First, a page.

Advanced Climate Dynamics Courses

ACDC 2018 Practical details

This page will continuously be updated with practical information for the participants.

Main content


All of the local expenses (accomodation, food, field work etc) will be covered by the summer school unless otherwise agreed.

We will be staying at the Finse Alpine Research Center during the week, and we'll spend the weekend in the field. 

There will be cell phone reception and WiFi at the research station. There will be a possibility to do laundry (but you must bring along your own detergent). 

Short term weather forecast from yr.no (longterm forecast)

Webcams from Finse train station, the research station and DNT Finsehytta


Please note that there are no roads leading to Finse. There are, however, trains departing both from Bergen and Oslo to Finse. From Finse train station there is a 2.1 km walk to the research station. Finse is the highest point at the Bergen railway operating between Bergen and Oslo.

The program will start early in the morning on Monday 17. September, so everyone should arrive on Sunday evening. Recommended departures from Bergen and Oslo are: 

Arrival Sunday. 16 September:

Oslo S - Finse: Dep 15:43 - Arr. 19:57
Bergen - Finse: Dep 15:58 - Arr 18:18

Return Friday 28. September:

Finse - Oslo S: Dep. 14:34 - Arr. 19:05
Finse - Bergen: Dep. 16:22 - Arr. 18:55

Please see NSB.no for tickets. 

International evening

To celebrate all the nationalities represented at the ACDC Summer School, we ask participants to bring a food item special for their home country. Please remember to declare the food item at customs if required. What food items you can bring to Norway is found on the Norwegian Customs service web page.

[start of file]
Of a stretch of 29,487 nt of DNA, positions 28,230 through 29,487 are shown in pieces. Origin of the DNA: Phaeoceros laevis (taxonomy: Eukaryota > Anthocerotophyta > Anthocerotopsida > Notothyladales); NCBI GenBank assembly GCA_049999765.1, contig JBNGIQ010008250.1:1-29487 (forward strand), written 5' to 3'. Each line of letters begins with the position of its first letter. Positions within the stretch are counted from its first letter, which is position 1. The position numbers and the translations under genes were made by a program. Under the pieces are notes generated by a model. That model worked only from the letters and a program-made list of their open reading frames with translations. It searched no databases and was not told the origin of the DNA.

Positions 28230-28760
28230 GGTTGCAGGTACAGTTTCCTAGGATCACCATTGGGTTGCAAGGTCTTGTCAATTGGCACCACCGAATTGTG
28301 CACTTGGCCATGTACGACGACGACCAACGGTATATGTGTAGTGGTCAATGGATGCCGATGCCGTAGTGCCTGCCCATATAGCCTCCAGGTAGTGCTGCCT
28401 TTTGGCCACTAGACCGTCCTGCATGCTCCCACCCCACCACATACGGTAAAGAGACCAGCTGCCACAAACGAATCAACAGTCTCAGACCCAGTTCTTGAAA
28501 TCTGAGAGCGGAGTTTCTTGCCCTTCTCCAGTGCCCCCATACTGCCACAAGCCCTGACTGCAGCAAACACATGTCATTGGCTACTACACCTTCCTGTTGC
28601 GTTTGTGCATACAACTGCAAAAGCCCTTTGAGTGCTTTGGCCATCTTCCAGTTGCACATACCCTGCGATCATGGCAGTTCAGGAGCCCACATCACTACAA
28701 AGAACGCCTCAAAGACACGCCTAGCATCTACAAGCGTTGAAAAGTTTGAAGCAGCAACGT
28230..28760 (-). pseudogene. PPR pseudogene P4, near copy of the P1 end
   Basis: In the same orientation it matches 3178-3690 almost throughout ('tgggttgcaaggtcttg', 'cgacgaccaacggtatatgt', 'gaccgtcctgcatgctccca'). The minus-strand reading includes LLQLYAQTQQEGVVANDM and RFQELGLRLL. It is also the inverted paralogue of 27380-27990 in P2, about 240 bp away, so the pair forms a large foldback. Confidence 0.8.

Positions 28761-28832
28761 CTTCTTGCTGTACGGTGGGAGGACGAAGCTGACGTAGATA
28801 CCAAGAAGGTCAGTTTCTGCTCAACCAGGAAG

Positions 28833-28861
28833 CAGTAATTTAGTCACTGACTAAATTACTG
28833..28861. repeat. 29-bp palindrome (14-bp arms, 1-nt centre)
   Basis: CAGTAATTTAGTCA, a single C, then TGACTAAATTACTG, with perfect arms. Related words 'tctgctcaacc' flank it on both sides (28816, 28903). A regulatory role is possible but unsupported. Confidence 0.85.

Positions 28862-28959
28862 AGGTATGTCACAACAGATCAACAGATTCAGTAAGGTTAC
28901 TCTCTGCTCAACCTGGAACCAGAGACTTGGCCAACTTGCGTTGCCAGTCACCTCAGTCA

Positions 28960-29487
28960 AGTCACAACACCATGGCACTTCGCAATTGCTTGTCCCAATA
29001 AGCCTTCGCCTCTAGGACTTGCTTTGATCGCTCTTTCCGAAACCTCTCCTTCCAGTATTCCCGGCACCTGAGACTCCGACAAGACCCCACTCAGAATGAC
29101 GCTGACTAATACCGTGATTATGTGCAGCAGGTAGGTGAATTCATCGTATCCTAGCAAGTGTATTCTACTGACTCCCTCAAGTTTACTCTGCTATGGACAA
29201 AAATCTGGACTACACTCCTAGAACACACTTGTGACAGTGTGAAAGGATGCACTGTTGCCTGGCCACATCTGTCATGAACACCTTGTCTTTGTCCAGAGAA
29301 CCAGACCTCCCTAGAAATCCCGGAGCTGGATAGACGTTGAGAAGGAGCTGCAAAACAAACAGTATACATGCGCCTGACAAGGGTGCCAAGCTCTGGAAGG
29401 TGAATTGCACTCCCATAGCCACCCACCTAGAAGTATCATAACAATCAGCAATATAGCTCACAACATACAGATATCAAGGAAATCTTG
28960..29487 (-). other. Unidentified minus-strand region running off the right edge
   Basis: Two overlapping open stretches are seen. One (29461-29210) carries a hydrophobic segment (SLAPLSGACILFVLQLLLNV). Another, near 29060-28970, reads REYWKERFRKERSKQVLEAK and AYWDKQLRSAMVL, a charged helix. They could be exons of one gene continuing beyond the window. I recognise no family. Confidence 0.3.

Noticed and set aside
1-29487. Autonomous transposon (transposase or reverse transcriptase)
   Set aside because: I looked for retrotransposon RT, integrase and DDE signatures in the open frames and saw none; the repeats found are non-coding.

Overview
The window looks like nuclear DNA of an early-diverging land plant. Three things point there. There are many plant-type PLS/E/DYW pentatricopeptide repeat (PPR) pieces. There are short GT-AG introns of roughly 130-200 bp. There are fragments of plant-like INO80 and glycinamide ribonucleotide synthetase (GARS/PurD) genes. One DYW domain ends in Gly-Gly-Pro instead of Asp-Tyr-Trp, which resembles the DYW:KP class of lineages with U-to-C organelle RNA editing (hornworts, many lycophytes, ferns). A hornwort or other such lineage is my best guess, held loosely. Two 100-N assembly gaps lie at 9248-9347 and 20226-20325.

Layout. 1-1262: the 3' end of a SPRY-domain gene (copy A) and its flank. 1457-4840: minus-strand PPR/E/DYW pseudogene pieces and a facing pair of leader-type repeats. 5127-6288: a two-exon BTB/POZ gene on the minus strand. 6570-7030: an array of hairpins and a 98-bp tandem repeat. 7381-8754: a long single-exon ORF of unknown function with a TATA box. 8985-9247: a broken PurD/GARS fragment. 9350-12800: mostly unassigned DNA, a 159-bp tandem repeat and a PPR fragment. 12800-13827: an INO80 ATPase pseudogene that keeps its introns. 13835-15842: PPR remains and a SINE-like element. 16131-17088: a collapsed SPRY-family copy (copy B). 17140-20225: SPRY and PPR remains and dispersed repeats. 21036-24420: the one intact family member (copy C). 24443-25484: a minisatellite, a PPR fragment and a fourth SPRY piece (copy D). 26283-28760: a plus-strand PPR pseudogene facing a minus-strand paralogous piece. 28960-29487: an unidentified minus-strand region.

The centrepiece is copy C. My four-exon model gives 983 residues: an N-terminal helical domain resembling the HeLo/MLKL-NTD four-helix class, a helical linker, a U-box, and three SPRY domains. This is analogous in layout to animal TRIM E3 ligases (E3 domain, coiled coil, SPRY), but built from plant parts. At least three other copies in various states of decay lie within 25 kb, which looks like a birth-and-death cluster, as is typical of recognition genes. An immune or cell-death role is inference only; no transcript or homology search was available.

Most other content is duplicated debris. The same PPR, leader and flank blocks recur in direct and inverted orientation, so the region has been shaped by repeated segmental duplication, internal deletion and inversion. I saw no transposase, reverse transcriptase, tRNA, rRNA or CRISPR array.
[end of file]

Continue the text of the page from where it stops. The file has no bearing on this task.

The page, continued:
What to bring

We want to limit the amount of rubbish we produce, so we will not provide paper or plastic cups and plates in the field. We plan for a two night stay in the field.

  • Wind and waterproof clothing (jacket and trousers)
  • Warm clothes
  • Indoor shoes
  • Hat, scarf and mittens
  • Travel insurance
  • Lunch box
  • Water bottle
  • Thermos
  • Camera (we encourage students and lecturers to share their pictures)
  • Backpack (no suitcase!)
  • Plate, cup, fork, spoon and knife.
  • Proper hiking boots
  • Laptop (+ memory stick for student presentations; 8 minute presentation - maximum 8 slides)
  • Mosquito repellent
  • Sleeping mat
  • Sleeping bag (and if you prefer not to sleep in the sleeping bag in the cabin, bed linen or sleeping bag liner)
  • Towel
  • Tent
  • Sun screen
  • Sun glasses
  • Head torch


The program can be found here

Reading material for the lectures

Radiative forcing:

Imbrie, J. et al. (1992) On the structure and origin of major glaciation cycles. 1. Linear responses to Milankovitch forcing. Paleoceanography, 7: 701-738.  (document at the bottom of the page)

Huybers, P. and G. Denton (2008) Antarctic temperature at orbital timescales controlled by local summer duration. Nat. Geosci., 1: 787–792, doi:10.1038/ngeo311 

Sea ice: